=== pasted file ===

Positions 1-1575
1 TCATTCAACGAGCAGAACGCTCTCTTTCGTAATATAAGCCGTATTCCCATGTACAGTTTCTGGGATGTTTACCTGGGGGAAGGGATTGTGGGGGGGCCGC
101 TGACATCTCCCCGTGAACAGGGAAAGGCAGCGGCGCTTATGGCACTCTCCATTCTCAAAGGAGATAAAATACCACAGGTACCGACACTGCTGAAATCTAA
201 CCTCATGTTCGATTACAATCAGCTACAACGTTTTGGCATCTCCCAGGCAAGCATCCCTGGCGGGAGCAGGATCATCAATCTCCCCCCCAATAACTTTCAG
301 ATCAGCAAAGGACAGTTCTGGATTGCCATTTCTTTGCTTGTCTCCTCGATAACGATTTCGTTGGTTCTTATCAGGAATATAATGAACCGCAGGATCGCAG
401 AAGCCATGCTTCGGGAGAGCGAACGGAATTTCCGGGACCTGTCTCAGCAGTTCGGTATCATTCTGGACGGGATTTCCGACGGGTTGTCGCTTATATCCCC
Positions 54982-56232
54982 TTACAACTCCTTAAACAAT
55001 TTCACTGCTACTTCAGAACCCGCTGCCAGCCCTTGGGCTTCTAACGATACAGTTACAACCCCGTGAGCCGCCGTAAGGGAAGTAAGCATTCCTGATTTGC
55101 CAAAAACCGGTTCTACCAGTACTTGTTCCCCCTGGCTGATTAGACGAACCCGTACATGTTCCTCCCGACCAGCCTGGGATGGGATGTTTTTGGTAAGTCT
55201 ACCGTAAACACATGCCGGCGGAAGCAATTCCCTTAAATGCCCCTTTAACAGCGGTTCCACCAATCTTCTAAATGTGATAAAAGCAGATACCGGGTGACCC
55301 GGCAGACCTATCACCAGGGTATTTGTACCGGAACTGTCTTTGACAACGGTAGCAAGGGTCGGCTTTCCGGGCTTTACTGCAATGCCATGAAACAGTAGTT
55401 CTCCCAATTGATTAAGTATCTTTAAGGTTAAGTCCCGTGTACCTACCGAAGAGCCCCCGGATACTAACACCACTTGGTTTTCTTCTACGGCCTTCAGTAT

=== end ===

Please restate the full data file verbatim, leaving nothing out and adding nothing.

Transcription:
Positions 1-1575
1 TCATTCAACGAGCAGAACGCTCTCTTTCGTAATATAAGCCGTATTCCCATGTACAGTTTCTGGGATGTTTACCTGGGGGAAGGGATTGTGGGGGGGCCGC
101 TGACATCTCCCCGTGAACAGGGAAAGGCAGCGGCGCTTATGGCACTCTCCATTCTCAAAGGAGATAAAATACCACAGGTACCGACACTGCTGAAATCTAA
201 CCTCATGTTCGATTACAATCAGCTACAACGTTTTGGCATCTCCCAGGCAAGCATCCCTGGCGGGAGCAGGATCATCAATCTCCCCCCCAATAACTTTCAG
301 ATCAGCAAAGGACAGTTCTGGATTGCCATTTCTTTGCTTGTCTCCTCGATAACGATTTCGTTGGTTCTTATCAGGAATATAATGAACCGCAGGATCGCAG
401 AAGCCATGCTTCGGGAGAGCGAACGGAATTTCCGGGACCTGTCTCAGCAGTTCGGTATCATTCTGGACGGGATTTCCGACGGGTTGTCGCTTATATCCCC
Positions 54982-56232
54982 TTACAACTCCTTAAACAAT
55001 TTCACTGCTACTTCAGAACCCGCTGCCAGCCCTTGGGCTTCTAACGATACAGTTACAACCCCGTGAGCCGCCGTAAGGGAAGTAAGCATTCCTGATTTGC
55101 CAAAAACCGGTTCTACCAGTACTTGTTCCCCCTGGCTGATTAGACGAACCCGTACATGTTCCTCCCGACCAGCCTGGGATGGGATGTTTTTGGTAAGTCT
55201 ACCGTAAACACATGCCGGCGGAAGCAATTCCCTTAAATGCCCCTTTAACAGCGGTTCCACCAATCTTCTAAATGTGATAAAAGCAGATACCGGGTGACCC
55301 GGCAGACCTATCACCAGGGTATTTGTACCGGAACTGTCTTTGACAACGGTAGCAAGGGTCGGCTTTCCGGGCTTTACTGCAATGCCATGAAACAGTAGTT
55401 CTCCCAATTGATTAAGTATCTTTAAGGTTAAGTCCCGTGTACCTACCGAAGAGCCCCCGGATACTAACACCACTTGGTTTTCTTCTACGGCCTTCAGTAT